Vice President Joe Biden's great-grandfather graduated from in 1875, and went on to witness unheard of innovations in communication and transportation.
But young people attending the college today will see even greater technological leaps, the vice president told Lafayette students Wednesday night.
"Since you've been born, the world has fundamentally changed," Biden told a capacity crowd at Lafayette's Kirby Sports Center. "It will change utterly again."
And America will lead that change, the vice president said during his hourlong address in which he promoted President Barack Obama's education agenda, while making only oblique references to "our opponents."
For example: "I wish our opponents would read and understand the history and journey of our country," Biden said.
The Scranton native said that history is one of presidents -- both Democrat and Republican -- backing technological progress, whether it was Lincoln pledging $16,000 for every mile of track laid down on the transcontinental railroad or FDR promoting rural electrification.
And it's also a history where the United States led the world in education, Biden said.
"When I tell people we rank 16th in the world of people who graduate from college, they're incredulous," he said.
Biden said the White House wants to get the country back into first place in college graduates by 2020. He said the administration is giving more money to Pell grants (federal money for students to pay for college), and making student loans cheaper.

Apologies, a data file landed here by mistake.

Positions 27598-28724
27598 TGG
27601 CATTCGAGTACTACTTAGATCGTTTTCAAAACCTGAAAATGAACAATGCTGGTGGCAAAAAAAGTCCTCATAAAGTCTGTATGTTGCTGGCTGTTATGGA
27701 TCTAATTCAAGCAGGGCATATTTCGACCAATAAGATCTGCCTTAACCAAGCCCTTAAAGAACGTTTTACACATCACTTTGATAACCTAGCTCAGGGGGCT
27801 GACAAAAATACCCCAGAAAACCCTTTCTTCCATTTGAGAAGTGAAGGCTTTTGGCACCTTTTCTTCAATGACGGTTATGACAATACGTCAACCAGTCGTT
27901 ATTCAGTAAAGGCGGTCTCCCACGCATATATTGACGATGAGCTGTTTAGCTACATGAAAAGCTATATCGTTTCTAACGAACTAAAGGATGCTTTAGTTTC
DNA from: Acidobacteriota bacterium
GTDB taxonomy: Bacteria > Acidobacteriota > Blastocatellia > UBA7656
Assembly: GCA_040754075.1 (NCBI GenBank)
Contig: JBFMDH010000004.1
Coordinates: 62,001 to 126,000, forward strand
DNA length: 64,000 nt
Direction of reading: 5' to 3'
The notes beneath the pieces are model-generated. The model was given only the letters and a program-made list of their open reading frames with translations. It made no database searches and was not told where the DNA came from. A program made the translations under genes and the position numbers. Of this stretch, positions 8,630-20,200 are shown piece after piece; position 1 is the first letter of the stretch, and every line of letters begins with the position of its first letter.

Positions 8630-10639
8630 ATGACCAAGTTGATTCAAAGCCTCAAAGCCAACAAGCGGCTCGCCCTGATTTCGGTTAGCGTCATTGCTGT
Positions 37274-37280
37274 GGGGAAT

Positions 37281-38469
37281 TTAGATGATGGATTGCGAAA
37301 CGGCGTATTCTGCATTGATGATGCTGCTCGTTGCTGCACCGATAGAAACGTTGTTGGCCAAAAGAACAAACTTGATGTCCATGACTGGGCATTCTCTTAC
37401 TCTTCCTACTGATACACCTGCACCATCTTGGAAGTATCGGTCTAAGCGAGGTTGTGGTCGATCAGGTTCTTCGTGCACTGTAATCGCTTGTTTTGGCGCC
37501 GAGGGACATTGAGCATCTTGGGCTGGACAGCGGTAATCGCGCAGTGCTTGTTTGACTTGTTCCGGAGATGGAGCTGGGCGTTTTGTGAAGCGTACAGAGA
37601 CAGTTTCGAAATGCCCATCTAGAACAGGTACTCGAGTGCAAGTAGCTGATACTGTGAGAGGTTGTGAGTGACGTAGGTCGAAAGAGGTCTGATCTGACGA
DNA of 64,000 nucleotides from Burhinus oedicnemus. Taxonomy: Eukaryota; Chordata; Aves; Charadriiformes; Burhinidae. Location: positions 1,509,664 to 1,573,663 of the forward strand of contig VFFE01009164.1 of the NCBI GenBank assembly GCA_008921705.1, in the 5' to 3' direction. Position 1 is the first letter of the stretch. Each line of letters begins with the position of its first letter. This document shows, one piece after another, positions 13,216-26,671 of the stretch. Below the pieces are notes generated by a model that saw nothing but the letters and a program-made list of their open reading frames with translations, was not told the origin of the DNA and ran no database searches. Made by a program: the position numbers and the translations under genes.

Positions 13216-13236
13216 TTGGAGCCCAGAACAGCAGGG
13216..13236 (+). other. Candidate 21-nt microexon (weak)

The hope: that today's students become tomorrow scientists and start developing things like cheap solar power, better cancer drugs or the technology to regrow organs.
"Folks, these are not pipe dreams," Biden said. "As we speak, leading scientists and educators are working on what I just said. It's all within our reach."
"Here's the catch," he added. The rest of the world is awakening. Other major countries are in the same hot pursuit of each of these outcomes."
And whatever country can -- for example -- make a solar panel with a chip inside that's as cheap as coal -- will move to the front of that race, Biden said.
He maintained it's the United States that will win the race, but argued that he's not engaging in "American chauvanism," but rather just studying history.
"I know the naysayers have been wrong almost every single time. Your parents were told in the '80s Japan would dominate the world economy. It did not happen," Biden said. "It's never been a good bet to bet against America. It’s stamped in our DNA that tomorrow will be better than today. That’s who we are."
Biden's lecture was part of the college's Lives of Liberty series. Past speakers have included Salman Rushdie and Gloria Steinem. He's also the second major world figure to speak at the college in the last 12 months, following in October 2011.
Biden was introduced by student govenment President Caroline Lang, who joked that the vice president's reputation for cramming while in college meant he'd be able to help her and her classmates.
Biden, in turn had a request for Lang: "I hope you’ll remember me when I bring my great-grandchildren by to see you in the White House."